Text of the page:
Author: Anthony Horowitz
Genre: Mystery, Crime, Fiction
Publication Date: June 5, 2018
Rating: ⭐️⭐️⭐️⭐️⭐️ (5 stars)
The New York Times bestselling author of Magpie Murders and Moriarty brilliantly reinvents the classic crime novel once again with this clever and inventive mystery starring a fictional version of the author himself as the Watson to a modern-day Holmes, investigating a case involving buried secrets, murder, and a trail of bloody clues.
A woman crosses a London street.
It is just after 11am on a bright spring morning, and she is going into a funeral parlor to plan her own service.
Six hours later the woman is dead, strangled with a crimson curtain cord in her own home.
Enter disgraced police detective Daniel Hawthorne, a brilliant, eccentric man as quick with an insult as he is to crack a case. And Hawthorne has a partner, the celebrated novelist Anthony Horowitz, curious about the case and looking for new material.
As brusque, impatient, and annoying as Hawthorne can be, Horowitz—a seasoned hand when it comes to crime stories—suspects the detective may be on to something, and is irresistibly drawn into the mystery. But as the case unfolds, Horowitz realizes he’s at the center of a story he can’t control . . . and that his brilliant partner may be hiding dark and mysterious secrets of his own.
A masterful and tricky mystery which plays games at many levels, The Word Is Murder is Anthony Horowitz at his very best.
Hawthorne certainly had a magnetic personality. Although, of course, magnets can repel as well as attract.
I knew from the start that The Word Is Murder was going to be unlike anything I’d ever read. Anthony Horowitz has written himself into his next mystery novel, during which he gets more than he bargained for in a murder mystery he was hoping to use as inspiration for his next mystery novel. Yes, you read that correctly.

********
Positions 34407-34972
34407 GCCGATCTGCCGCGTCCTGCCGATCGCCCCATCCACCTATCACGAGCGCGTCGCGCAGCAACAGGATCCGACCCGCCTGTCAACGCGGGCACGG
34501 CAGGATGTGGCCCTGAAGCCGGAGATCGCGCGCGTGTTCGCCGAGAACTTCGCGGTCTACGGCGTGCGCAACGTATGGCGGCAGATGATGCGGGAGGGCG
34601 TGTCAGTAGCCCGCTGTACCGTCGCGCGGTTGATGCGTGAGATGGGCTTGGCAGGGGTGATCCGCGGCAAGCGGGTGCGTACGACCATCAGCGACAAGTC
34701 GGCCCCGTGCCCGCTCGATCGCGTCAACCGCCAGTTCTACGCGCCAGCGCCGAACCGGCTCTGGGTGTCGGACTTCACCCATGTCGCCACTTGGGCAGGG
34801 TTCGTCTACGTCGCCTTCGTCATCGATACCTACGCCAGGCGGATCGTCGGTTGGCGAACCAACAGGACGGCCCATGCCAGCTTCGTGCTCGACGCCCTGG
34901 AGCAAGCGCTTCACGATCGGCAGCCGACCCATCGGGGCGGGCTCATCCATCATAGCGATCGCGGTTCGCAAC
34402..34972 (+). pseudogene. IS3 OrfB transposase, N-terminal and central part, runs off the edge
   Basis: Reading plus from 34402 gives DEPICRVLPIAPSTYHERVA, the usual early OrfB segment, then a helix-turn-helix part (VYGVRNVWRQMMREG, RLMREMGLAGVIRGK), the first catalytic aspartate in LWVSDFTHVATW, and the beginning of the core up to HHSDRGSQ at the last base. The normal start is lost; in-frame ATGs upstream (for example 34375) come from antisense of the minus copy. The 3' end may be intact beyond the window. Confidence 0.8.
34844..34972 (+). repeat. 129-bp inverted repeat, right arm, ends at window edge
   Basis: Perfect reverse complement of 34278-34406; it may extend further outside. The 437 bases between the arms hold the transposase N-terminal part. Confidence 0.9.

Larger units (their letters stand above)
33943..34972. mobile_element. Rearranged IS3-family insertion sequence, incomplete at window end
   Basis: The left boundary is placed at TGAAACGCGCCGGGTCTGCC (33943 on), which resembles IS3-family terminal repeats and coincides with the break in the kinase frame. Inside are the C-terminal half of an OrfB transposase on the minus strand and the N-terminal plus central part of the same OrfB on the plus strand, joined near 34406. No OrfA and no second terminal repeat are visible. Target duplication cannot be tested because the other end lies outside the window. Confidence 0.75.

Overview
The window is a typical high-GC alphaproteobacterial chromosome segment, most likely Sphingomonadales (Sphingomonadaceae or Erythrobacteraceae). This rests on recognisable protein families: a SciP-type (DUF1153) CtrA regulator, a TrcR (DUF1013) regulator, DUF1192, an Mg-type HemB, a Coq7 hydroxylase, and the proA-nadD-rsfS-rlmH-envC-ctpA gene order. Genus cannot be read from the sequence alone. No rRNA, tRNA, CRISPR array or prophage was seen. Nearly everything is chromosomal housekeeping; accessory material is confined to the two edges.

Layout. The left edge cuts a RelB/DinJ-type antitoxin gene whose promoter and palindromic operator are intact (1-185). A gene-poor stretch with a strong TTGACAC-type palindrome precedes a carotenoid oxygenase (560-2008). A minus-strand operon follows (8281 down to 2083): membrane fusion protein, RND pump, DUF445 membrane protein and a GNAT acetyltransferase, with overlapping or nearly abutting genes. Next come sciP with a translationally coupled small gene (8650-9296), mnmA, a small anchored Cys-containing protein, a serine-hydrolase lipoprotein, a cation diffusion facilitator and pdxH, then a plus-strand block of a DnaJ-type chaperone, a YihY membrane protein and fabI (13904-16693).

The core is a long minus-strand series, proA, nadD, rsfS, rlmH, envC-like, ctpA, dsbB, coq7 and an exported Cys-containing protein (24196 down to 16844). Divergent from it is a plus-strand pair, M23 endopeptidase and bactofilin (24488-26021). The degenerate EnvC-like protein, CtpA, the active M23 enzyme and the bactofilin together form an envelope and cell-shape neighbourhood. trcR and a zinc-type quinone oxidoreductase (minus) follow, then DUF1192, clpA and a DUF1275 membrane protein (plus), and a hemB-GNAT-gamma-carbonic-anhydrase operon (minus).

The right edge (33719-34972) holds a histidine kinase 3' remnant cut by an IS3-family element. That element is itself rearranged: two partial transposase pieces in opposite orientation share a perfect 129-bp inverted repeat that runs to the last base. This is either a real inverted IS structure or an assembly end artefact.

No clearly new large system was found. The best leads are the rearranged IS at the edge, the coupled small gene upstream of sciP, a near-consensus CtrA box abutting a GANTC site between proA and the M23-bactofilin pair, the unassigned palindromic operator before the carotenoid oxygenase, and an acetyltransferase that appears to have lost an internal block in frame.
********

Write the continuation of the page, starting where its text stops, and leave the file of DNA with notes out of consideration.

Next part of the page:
Horowitz’s fictional version of himself enters into an unlikely partnership with a disgraced detective he never much cared for. It’s a symbiotic relationship: the prickly ex-detective Hawthorne wants to be immortalized on paper, and he drops a case in Horowitz’s lap that’s intriguing enough to have Horowitz cast his reservations aside. But Hawthorne’s personality doesn’t make tagging along for the investigation a trivial process; they’re butting heads left and right over everything from Hawthorne refusing to share slivers of his personal life to the eventual title of the novel itself (he’s a proponent of Hawthorne Investigates, much to Horowitz’s continued dismay). I found myself in the same boat as our narrator, constantly straddling the line between irritated and begrudgingly impressed by Hawthorne’s unconventional methods, and I loved the meta undercurrent throughout the whole novel where Horowitz stresses over how Hawthorne will translate into a story’s protagonist.
The plot was a blast to read. We join Hawthorne and Horowitz as they chase obscure leads throughout London, pulling at even the slimmest of threads and watching them unravel. At the core of the mystery is a woman who planned her own funeral and was murdered later that same day, but there are secrets buried deep in her past and in the lives of those around her, and nothing is what it seems. Some parts of the mystery were predictable, but others kept me guessing throughout, even despite the narrator’s meta foreshadowing and Hawthorne’s ability to identify the truth of a scene upon first glance. Horowitz obsesses over the details, never sure which seemingly tangential clues will be the next to get Hawthorne’s spotlight, and by the end of the novel when everything clicks into place, you really do get the sense the answers were right there in front of you all along.
The Word Is Murder is a delight of a novel and easily one of the most creative endeavors I’ve read all year. It’s incredibly self-aware and meta, and half the fun is trying to pick out the truth from the embellishments from the flat-out fiction. I absolutely loved the ending and found it befitting of the tone of the entire story and Hawthorne and Horowitz’s tumultuous relationship. This is one book that will be sticking with me for awhile. Anthony Horowitz, you’ve got yourself a new fan!
Warm thanks to HarperCollins for providing me with a digital copy via Edelweiss in exchange for an honest review.